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All the Madmen Records is now taking pre-orders on the 35th anniversary re-release of Poison Girls’ celebrated Persons Unknown track, backed with the equally lauded Statement (in its Wargasm incarnation).

All the Madmen are also recreating the forty eight Persons Unknown one-inch badge set, originally released at in parallel with the single in 1980, which will be available to buy in six grouped part-sets and a complete collection (plus black crow and yin-yang badges).

Poison Girls – Persons Unknown / Statement (Orchestral)

Release date: Late November / early December 2015 (subject to manufacture)
12” Heavyweight Vinyl in full colour sleeve with insert and folded A2 poster

Poison Girls’ legendary, brooding call to action for the radical and dispossessed gets a 35-year anniversary, deluxe vinyl edition on The Mob’s All The Madmen Records, backed with the sublime orchestral version of Statement. Continuing Poison Girls’ ongoing vinyl re-release series. In full collaboration with Poison Girls, coordinated by Pete Fender with artwork design and layout by Bernhardt Rebours.

Now on 12″ vinyl in their full durations of over 7 minutes and 5 minutes respectively, both tracks are given space to breathe and be heard in their best vinyl form. The 180g heavyweight vinyl presents as a more deluxe, durable medium and a two-sided insert details the background, lyrics and ongoing relevance of the songs.

An enclosed A2 sized (42.0 x 59.4cm), folded poster graphically reproduces the set of forty eight 1-inch button/pin badges that Poison Girls produced and distributed in 1980 to promote and reinforce the Persons Unknown declaration. Using words from the song, each badge identifies a social (mis)fit – joined lyrically as one in the full set. The badges have been carefully recreated and are made available in hand-pressed sets, via All The Madmen Records.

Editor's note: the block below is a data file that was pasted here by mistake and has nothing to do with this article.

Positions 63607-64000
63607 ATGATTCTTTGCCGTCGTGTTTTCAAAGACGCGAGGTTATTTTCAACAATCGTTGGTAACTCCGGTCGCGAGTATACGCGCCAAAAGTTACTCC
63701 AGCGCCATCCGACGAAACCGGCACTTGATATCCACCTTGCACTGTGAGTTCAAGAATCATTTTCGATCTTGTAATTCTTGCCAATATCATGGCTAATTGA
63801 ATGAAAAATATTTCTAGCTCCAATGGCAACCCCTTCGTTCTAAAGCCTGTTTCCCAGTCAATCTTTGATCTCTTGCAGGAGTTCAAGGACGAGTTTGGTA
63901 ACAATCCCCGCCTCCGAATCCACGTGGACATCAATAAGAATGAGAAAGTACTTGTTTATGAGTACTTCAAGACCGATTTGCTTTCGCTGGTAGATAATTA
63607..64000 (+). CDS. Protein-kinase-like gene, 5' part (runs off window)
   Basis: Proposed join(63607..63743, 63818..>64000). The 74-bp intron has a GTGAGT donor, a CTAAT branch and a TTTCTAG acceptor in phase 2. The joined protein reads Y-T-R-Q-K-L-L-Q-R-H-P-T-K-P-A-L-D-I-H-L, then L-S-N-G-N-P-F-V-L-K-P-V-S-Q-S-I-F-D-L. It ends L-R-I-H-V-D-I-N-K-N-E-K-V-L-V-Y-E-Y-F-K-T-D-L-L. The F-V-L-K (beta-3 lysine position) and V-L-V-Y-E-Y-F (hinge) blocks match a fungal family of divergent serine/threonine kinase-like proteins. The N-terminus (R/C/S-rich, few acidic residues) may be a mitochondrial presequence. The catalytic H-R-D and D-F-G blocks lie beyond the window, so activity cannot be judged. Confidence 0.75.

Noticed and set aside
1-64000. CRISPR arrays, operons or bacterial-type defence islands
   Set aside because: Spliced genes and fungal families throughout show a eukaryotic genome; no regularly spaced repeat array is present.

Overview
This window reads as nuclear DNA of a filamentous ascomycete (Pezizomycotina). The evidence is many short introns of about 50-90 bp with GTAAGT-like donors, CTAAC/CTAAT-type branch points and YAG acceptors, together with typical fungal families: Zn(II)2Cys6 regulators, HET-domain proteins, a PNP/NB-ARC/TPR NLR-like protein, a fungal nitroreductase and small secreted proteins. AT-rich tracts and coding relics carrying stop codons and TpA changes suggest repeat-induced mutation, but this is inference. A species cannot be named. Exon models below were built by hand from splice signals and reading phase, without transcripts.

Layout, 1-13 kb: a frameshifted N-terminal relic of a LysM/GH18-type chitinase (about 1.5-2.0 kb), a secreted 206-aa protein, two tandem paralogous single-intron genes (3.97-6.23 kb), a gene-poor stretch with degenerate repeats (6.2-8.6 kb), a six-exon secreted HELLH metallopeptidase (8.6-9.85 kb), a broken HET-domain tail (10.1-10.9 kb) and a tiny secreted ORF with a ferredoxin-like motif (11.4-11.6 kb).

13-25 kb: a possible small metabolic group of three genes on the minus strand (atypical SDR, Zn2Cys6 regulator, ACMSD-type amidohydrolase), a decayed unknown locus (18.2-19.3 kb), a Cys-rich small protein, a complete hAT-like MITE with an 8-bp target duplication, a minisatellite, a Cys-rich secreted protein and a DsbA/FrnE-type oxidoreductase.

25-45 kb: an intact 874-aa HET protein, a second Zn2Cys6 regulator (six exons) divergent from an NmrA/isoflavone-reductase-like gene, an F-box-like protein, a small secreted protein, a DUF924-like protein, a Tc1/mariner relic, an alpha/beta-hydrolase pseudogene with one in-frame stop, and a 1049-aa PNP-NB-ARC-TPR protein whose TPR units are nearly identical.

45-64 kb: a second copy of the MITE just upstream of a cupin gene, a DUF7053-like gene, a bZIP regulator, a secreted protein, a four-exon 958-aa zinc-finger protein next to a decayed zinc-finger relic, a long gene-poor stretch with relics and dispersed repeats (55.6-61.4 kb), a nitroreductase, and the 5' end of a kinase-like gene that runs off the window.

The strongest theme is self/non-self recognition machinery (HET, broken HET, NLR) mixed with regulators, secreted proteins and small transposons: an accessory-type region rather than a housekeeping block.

Poison Girls – Persons Unknown

Inspired by the 1979 UK High Court trial (and subsequent acquittal) of members of the Anarchist Black Cross group for “conspiring with persons unknown at places unknown to cause explosions and overthrow society”. There were no explosions. Some of that group set about forming an Anarchist Centre and in a joint release with Crass’ Bloody Revolutions, Persons Unknown financed the opening in 1980 of Londons Wapping Wharf Autonomy Centre.

Just as the Anarchist Black Cross were synonymous with the campaign for political freedom throughout the 20th Century, the split 7″ release became a cornerstone of the anarchist punk counterculture. The rhetoric of Persons Unknown remains a commentary valid as ever today with continued use of Joint Enterprise doctrine in “guilty by association” trials of those remotely associated with insurrection. See the recently attempted prosecution of social segregation “poor doors” and anti-gentrification “cereal killers” protestors in London.

Poison Girls – Statement

First released in its original form as a flexi-disc with the Chappaquiddick Bridge album and here reworked for Pax Records’ 1982 anti-war compilation Wargasm; featuring the National Youth Orchestra and Jason Osborn adding their classical staccato to underpin Vi Subversa’s impassioned curse to the system and its warlords.

Poison Girls - Persons Unknown - November 2015

All The Madmen Records - Poison Girls - Persons Unknown badges

All The Madmen Records - Poison Girls Persons Unknown - back cover

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All The Mad Men Records have announced today their plan to release a 35-year anniversary “deluxe 12″ vinyl edition” of Poison Girls’ single Persons Unknown